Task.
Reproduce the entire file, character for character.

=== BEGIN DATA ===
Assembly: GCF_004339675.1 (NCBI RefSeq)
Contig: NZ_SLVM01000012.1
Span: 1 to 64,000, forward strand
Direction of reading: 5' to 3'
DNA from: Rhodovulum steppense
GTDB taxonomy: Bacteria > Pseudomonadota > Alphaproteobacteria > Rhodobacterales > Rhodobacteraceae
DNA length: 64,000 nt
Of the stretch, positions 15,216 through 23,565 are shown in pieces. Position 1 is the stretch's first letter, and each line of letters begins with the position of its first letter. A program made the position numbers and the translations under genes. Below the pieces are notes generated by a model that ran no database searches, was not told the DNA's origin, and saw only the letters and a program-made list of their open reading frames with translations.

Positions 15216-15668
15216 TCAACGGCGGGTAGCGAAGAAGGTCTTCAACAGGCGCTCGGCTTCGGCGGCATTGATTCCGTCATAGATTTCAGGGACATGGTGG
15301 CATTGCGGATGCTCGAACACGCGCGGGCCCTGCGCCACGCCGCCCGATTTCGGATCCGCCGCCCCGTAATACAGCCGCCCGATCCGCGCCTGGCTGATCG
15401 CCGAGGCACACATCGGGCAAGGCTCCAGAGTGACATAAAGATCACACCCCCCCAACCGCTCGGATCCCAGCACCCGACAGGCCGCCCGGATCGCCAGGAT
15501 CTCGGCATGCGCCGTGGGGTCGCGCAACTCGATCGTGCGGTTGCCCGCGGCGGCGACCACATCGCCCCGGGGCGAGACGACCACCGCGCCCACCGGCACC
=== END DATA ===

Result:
Assembly: GCF_004339675.1 (NCBI RefSeq)
Contig: NZ_SLVM01000012.1
Span: 1 to 64,000, forward strand
Direction of reading: 5' to 3'
DNA from: Rhodovulum steppense
GTDB taxonomy: Bacteria > Pseudomonadota > Alphaproteobacteria > Rhodobacterales > Rhodobacteraceae
DNA length: 64,000 nt
Of the stretch, positions 15,216 through 23,565 are shown in pieces. Position 1 is the stretch's first letter, and each line of letters begins with the position of its first letter. A program made the position numbers and the translations under genes. Below the pieces are notes generated by a model that ran no database searches, was not told the DNA's origin, and saw only the letters and a program-made list of their open reading frames with translations.

Positions 15216-15668
15216 TCAACGGCGGGTAGCGAAGAAGGTCTTCAACAGGCGCTCGGCTTCGGCGGCATTGATTCCGTCATAGATTTCAGGGACATGGTGG
15301 CATTGCGGATGCTCGAACACGCGCGGGCCCTGCGCCACGCCGCCCGATTTCGGATCCGCCGCCCCGTAATACAGCCGCCCGATCCGCGCCTGGCTGATCG
15401 CCGAGGCACACATCGGGCAAGGCTCCAGAGTGACATAAAGATCACACCCCCCCAACCGCTCGGATCCCAGCACCCGACAGGCCGCCCGGATCGCCAGGAT
15501 CTCGGCATGCGCCGTGGGGTCGCGCAACTCGATCGTGCGGTTGCCCGCGGCGGCGACCACATCGCCCCGGGGCGAGACGACCACCGCGCCCACCGGCACC